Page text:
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I was just perusing the 'review' page for first answers, and I found this answer, which I thought I could fix up. Here is what I wanted to change it to:

You can't redirect to fix this because the SSL check happens before the HTTP connection 
has been fully made.

So, you have 3 options:

1. The best option is to get a cert that supports www and non-www. [RapidSSL](https://www.thesslstore.com/rapidssl/rapidssl-certificates.aspx) does this nicely, and most likely there are other vendors offering this as well.

1.  You can also get a wildcard cert that will let you do ANYTHING.mydomain.com. This can be more expensive, but most SSL Certificate vendors offer this, including [GoDaddy](http://help.godaddy.com/article/567).

1. The last choice is to purchase two separate certs, one for www and one for non-www. 

The three main things I was trying to do with this edit were:

  • fix formatting
  • un-shorten links so people know where they are going (we don't need to conserve characters here), and inline the links
  • make the answer less like an advertisment for a specific SSL certificate vendor.

I don't think that any of these things are/should be against the ToS.

So, how can I accomplish these goals (of making the answer more helpful to the community)?

share|improve this question
    
Interestingly enough, this post (which contained the content from the prohibited post) was not blocked, perhaps because the content was in a code block. – pkaeding Sep 21 '11 at 2:33
    
Perhaps someone was spamming for GoDaddy or TheSSLStore and now links to those sites are no longer allowed? – Matthew Read Sep 21 '11 at 2:48
    
@kiamlaluno yes, I was unable to submit my edit. – pkaeding Sep 21 '11 at 2:50
    
@MatthewRead Good point. Perhaps that is why the links were shortened in the first place... I wonder what kind of link would be appropriate here, to not necessarily favor one vendor over another. I looked for wikipedia articles, but none seemed to really be appropriate for this. I would be afraid that a google search results page listing many vendors offering these services would be seen as a LMGTFY type of thing (which seems to be frowned upon). – pkaeding Sep 21 '11 at 2:53
1  
www.thesslstore.com is blocked on StackOverflow (but not on meta) for whatever reason; that's why you couldn't submit your edit. – NullUserException อ_อ Sep 21 '11 at 2:56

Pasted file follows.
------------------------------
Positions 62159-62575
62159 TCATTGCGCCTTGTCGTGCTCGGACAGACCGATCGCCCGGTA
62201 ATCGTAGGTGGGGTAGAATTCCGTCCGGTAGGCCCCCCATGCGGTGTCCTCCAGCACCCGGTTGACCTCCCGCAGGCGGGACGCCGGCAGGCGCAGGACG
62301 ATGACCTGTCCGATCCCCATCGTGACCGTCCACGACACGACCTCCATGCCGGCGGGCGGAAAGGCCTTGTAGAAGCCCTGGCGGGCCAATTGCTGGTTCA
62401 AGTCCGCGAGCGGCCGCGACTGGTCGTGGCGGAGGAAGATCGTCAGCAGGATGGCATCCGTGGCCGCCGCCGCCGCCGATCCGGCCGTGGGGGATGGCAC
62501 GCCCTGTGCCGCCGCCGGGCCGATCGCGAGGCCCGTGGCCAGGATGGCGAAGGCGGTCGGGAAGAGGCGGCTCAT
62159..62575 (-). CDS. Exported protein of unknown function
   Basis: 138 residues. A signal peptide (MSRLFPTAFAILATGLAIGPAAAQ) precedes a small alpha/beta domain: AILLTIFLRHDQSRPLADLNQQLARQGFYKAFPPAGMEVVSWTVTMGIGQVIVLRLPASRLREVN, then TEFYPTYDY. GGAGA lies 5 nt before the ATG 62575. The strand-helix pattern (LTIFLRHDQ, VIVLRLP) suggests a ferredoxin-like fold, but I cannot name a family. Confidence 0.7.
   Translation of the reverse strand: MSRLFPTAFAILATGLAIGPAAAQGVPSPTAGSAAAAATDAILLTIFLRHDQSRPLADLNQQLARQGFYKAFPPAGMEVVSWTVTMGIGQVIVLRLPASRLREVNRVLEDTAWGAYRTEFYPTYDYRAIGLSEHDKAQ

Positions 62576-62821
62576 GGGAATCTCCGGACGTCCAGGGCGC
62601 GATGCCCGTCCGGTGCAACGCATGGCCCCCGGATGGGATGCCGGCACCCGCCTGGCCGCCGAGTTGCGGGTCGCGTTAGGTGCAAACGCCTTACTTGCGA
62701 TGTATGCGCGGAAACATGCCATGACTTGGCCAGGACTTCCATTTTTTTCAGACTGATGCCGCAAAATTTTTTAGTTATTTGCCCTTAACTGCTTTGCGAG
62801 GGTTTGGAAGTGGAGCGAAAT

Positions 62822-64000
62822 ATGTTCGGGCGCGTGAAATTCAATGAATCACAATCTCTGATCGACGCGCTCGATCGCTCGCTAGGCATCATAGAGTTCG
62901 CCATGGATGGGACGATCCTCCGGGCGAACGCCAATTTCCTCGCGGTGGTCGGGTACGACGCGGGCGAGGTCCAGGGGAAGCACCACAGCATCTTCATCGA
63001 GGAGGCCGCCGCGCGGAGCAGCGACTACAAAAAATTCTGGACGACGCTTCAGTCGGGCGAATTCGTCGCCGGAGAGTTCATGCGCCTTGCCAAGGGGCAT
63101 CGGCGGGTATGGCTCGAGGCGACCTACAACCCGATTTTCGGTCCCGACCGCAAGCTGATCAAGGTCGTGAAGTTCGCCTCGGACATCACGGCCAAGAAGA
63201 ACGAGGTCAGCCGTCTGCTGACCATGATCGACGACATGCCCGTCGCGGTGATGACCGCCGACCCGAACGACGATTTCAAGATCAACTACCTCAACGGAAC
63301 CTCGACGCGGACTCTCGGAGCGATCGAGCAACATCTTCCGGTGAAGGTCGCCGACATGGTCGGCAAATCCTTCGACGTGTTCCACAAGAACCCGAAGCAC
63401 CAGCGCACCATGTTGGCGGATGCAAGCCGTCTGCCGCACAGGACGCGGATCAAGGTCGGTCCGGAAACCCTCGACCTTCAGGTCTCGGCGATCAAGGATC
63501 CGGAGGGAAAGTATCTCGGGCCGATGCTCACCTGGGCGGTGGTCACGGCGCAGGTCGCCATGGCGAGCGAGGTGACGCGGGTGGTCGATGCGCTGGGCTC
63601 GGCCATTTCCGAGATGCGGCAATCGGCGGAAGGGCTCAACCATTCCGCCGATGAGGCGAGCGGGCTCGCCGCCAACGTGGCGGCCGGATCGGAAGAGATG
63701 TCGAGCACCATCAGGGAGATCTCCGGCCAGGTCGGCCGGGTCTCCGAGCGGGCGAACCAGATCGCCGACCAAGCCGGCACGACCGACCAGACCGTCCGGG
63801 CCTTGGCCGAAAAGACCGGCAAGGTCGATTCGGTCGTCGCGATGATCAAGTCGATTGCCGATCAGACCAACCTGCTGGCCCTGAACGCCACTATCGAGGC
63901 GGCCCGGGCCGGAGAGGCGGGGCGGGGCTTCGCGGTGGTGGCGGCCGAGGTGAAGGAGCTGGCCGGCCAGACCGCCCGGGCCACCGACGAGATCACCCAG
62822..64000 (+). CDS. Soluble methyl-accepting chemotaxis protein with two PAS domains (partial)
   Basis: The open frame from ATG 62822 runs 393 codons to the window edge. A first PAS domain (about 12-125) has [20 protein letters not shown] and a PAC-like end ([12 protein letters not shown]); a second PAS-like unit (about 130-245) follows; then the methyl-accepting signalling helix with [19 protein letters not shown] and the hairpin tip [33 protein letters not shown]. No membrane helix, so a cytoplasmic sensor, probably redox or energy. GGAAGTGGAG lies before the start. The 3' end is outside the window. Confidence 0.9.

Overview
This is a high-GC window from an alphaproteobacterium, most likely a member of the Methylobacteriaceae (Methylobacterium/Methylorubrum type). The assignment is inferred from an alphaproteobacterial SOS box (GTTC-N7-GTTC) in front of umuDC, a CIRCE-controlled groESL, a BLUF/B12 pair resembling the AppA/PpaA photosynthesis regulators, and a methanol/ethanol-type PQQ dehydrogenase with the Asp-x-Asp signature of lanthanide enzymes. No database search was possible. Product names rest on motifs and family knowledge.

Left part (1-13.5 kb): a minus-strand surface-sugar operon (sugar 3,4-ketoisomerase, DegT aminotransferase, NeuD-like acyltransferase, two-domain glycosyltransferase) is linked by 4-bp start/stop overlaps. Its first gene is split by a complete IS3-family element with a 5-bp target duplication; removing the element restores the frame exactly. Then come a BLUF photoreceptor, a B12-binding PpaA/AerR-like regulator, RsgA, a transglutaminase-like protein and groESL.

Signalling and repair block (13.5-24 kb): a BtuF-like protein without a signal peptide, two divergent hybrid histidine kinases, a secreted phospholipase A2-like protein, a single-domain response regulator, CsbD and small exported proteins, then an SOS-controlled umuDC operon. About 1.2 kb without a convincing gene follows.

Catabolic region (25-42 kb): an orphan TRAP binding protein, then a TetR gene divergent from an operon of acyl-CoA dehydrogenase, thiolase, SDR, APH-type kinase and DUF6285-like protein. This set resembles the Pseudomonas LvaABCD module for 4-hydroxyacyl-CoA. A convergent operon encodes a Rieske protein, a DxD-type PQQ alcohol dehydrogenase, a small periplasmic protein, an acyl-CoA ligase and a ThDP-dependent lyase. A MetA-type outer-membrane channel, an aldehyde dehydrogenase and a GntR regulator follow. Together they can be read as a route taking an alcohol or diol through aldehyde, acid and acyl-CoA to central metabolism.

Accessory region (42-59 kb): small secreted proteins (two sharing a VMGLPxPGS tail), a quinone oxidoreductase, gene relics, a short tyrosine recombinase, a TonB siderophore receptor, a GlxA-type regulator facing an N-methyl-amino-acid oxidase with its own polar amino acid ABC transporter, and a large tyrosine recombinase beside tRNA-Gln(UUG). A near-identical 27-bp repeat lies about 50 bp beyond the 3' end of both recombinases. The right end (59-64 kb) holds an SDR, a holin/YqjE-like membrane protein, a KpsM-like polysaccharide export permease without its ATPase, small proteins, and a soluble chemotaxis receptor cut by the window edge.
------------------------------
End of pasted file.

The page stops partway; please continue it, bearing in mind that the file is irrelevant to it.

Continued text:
PS: Please don't inline your links. Use the [link text][1] and [1]: http://example.org syntax instead. – NullUserException อ_อ Sep 21 '11 at 3:03
5  
@NullUserExceptionஇ_இ, both link formats are absolutely supported. Is there a reason you are telling users not to use a supported format? – Rebecca Chernoff Sep 21 '11 at 3:08
    
@RebeccaChernoff It renders the question hard to read, especially with longer links (when in edit mode). I remember seeing a post somewhere by Jeff or Sam (Saffron) recommending the usage of the "reference" syntax. I personally prefer it for clarity. I only use the other format on comments. – NullUserException อ_อ Sep 21 '11 at 3:12
    
Another thing is the inline syntax breaks if the link has a right parens. – NullUserException อ_อ Sep 21 '11 at 3:17
up vote 4 down vote accepted

Focusing on your edit, you mention that you want to make the answer less like an advertisement for a specific vendor. However, it looks like you solved that by adding a link to another vendor. I disagree that this makes the answer less an advertisement. Now you're just advertising 2 companies instead of 1. What if these links go bad? Teach the user what they need to know without advertising.

share|improve this answer
    
That is a good point, and one I was having trouble with myself (see my comment to Matthew Read above). – pkaeding Sep 21 '11 at 2:58
    
I disagree. Sometimes links to a commercial product are necessary. That doesn't mean they are advertisements. – NullUserException อ_อ Sep 21 '11 at 2:58
    
@pkaeding Why do you need to link to a vendor or a google search? Can't people do that themselves? Provide content, make it something useful for people to read and learn. – Rebecca Chernoff Sep 21 '11 at 2:59
1  
@NullUserExceptionஇ_இ, you're right, but in this case I don't think it's absolutely necessary to include the link. – Rebecca Chernoff Sep 21 '11 at 3:00
    
Why link to documentation? Can't people find that themselves? Providing links makes it easier for people to find additional content that your answer can't feasibly cover. It's a matter of convenience. – NullUserException อ_อ Sep 21 '11 at 3:02
    
@NullUserExceptionஇ_இ, in this case, as you stated in your since-deleted answer, that's not going to work, so yeah, that answer is just fine without the link. – Rebecca Chernoff Sep 21 '11 at 3:04

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